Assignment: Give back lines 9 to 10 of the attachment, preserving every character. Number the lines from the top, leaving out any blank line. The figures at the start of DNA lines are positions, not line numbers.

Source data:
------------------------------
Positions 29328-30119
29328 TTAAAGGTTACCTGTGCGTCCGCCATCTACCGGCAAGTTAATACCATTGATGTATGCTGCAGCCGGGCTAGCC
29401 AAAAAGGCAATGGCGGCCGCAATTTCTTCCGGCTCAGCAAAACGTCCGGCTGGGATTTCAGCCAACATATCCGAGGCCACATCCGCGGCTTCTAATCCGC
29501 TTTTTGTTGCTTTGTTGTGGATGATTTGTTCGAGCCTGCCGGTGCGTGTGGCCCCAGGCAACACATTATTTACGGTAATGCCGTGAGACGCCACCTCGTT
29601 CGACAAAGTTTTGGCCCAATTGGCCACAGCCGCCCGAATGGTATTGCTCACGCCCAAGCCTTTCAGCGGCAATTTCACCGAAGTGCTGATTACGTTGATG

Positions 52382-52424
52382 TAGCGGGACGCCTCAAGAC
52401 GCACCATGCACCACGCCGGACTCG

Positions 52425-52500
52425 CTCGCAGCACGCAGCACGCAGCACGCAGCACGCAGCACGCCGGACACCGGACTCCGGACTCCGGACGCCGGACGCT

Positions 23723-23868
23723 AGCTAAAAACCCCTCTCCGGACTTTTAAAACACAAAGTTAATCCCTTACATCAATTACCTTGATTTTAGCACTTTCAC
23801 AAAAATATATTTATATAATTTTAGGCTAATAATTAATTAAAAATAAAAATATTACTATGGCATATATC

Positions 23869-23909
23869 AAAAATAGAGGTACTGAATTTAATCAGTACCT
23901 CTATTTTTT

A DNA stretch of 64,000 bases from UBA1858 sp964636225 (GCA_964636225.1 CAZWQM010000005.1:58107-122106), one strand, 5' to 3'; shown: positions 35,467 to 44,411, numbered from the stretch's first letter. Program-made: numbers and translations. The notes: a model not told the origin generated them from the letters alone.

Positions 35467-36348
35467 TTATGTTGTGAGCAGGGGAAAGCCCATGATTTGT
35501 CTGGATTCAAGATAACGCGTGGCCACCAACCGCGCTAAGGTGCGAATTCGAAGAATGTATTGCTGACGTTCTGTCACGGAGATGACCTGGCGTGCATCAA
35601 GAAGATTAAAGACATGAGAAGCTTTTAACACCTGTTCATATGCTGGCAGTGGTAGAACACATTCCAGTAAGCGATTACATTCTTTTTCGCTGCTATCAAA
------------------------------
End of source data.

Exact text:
Positions 52425-52500
52425 CTCGCAGCACGCAGCACGCAGCACGCAGCACGCAGCACGCCGGACACCGGACTCCGGACTCCGGACGCCGGACGCT